The new mayor of Oliver, B.C., says his small town has a big crime problem.
Last week, the RCMP’s Penticton South Okanagan Similkameen Regional Detachment released its statistical report for 2018 — and the numbers for Oliver, which has an approximate population of 5,000, are surprising.
The stats show a 97 per cent rise in thefts from vehicles, with 148 incidents in 2018 up from 75 in 2017. There was also a 93 per cent increase in violent crime, which rose from 89 cases last year to 172 this year, and a massive 230 per cent increase in violent crime at the Okanagan Correctional Centre near Oliver, with the number of cases soaring from 20 to 66.
“Yes,” Oliver Mayor Martin Johansen replied when asked if his town has a crime problem. “Yes. Full stop. Yes, it does.”
When compared to other small South Okanagan communities, such as Osoyoos (pop.: 5,000) and Summerland (pop.: 11,000), Oliver’s numbers overshadowed its neighbours.
“It’s completely unacceptable. And the public has had enough of it as well,” Johansen said of the statistics on Tuesday. “In response to those increases in calls and crime, we have established a public safety and a crime prevention advisory committee.”
“I’d like to see improvement in public safety, but one of the other things I’d like the committee do is come up with some initiatives that are going to complement and enhance the effectiveness of policing in the area,” the mayor added.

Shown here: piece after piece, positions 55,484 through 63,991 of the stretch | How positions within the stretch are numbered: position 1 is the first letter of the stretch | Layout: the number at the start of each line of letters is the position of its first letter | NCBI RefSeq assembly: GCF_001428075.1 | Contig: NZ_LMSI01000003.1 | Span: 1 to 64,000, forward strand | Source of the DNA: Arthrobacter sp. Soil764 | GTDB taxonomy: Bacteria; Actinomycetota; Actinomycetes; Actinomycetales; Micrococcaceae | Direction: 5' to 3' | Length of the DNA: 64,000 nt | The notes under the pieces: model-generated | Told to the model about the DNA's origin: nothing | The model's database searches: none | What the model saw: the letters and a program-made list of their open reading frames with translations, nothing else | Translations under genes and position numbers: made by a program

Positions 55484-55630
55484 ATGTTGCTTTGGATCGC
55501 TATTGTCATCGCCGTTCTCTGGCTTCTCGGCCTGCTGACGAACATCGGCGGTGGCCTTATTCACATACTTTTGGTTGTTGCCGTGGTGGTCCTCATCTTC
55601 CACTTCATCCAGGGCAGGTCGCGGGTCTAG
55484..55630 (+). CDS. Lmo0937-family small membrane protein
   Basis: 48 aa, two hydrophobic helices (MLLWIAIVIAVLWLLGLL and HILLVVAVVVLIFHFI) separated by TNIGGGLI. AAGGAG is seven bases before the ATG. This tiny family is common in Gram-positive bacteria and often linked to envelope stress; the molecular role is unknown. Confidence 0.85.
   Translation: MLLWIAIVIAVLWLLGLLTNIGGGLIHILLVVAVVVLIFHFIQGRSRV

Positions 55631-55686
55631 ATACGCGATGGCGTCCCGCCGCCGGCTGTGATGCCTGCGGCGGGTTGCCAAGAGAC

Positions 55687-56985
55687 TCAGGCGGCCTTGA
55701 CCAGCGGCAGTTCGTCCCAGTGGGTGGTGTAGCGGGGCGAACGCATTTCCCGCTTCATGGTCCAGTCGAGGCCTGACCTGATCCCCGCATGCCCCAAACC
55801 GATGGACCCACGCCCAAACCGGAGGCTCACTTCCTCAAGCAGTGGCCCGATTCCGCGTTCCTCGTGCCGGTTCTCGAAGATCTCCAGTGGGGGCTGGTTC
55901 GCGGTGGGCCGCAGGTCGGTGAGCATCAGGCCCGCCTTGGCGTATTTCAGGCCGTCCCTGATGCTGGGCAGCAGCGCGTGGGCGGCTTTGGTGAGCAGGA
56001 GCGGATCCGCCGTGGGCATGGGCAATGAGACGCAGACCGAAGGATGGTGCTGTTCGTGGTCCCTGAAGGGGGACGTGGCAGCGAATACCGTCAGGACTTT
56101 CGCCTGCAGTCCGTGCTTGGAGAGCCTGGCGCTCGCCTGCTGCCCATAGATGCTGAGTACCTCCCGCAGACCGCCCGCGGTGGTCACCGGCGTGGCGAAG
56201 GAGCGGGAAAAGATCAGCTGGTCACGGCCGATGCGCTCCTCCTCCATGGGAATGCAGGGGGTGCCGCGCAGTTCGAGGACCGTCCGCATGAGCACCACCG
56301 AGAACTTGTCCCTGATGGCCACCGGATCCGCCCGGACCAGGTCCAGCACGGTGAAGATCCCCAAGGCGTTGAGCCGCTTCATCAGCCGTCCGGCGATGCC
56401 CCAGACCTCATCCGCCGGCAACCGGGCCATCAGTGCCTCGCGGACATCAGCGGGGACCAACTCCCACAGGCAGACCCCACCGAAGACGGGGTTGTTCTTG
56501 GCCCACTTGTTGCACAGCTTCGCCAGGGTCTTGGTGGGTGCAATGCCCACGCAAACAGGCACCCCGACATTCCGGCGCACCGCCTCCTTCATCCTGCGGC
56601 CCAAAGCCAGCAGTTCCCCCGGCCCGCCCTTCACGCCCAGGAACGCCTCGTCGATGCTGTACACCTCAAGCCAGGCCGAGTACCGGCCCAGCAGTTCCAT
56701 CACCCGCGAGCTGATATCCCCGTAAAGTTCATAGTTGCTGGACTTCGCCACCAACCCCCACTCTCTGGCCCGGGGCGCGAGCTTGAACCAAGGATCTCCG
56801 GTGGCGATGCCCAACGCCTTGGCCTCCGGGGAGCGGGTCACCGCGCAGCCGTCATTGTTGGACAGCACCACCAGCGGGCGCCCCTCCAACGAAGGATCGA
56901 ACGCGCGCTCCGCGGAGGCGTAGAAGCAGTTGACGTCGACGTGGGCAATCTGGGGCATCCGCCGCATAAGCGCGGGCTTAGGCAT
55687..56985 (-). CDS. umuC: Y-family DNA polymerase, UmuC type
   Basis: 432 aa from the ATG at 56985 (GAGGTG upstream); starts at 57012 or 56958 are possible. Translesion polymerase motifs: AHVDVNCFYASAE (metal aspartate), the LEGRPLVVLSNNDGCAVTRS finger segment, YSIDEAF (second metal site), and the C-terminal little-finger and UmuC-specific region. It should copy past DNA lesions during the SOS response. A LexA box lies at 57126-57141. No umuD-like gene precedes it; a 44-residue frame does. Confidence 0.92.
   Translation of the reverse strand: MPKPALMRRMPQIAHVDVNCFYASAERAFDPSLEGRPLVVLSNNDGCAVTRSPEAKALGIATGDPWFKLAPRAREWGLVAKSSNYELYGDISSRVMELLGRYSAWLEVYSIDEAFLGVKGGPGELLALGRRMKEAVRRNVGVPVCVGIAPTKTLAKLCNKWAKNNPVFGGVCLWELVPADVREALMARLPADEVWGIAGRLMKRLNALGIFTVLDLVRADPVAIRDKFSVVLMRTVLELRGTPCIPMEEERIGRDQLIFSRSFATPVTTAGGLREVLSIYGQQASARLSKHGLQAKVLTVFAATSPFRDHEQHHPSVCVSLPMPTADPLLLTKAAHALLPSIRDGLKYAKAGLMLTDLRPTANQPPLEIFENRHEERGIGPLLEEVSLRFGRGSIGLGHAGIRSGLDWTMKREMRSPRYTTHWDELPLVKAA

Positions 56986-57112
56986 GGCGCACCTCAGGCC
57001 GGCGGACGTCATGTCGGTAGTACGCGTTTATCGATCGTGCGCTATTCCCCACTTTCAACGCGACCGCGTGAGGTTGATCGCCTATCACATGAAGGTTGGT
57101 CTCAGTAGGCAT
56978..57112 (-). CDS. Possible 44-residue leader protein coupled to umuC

Johansen said policing resources are stretched thin.
Police stats show Oliver had more auto thefts (80) than Osoyoos (50) or Summerland (29) in 2018. This was also the same for:
- Mental Health Act incidents (Oliver, 147; Osoyoos, 76; Summerland, 107)
- Property crime (Oliver, 659; Osoyoos, 538; Summerland, 520)
- Calls for service (Oliver, 4,530; Osoyoos, 3,070; Summerland, 3026)
“We need to do something about it,” Johansen said. “It is unacceptable that Oliver stands out amongst all the other communities. Our calls for service in the 4,500 range is 1,500 higher than Osoyoos.
The mayor is asking if there’s a correlation between the correctional centre and the rise in crime within town boundaries.
Notably, the Ministry of Public Safety says inmates arrived in a phase-in approach in early 2017, therefore a higher inmate ratio in 2018 resulted in more incidents within the correctional centre.
According to the province, most inmates return to their home communities upon release, and that all inmates are provided with the means necessary to return home, or to another location that is considered reasonable or necessary.
“That’s one of the things I’d like to understand a lot more: what’s the impact this correctional centre has had on the town of Oliver and the surrounding area?” said Johansen.
Johansen said a community can’t arrest its way out of this issue so hiring 50 more police officers, for example, isn’t going to solve the problem, though an increase in cops would help.
“We have some social issues, we have some economic issues that we need to deal with,” he said. “We need to get people connected with the services that can help them. It’s a vicious cycle, and if we don’t break that cycle without helping these people, it’s just going to continue.”
Johansen also suspects these crimes are being committed by a combination of criminals from Oliver and people passing through, but he doesn’t have concrete facts. However, he’s hoping the committee will get that information and make sure the public gets that information as well.
“There is a lot of information out there,” he said. “Not all of it is true. Let’s get the facts to everybody so that we can do something positive.”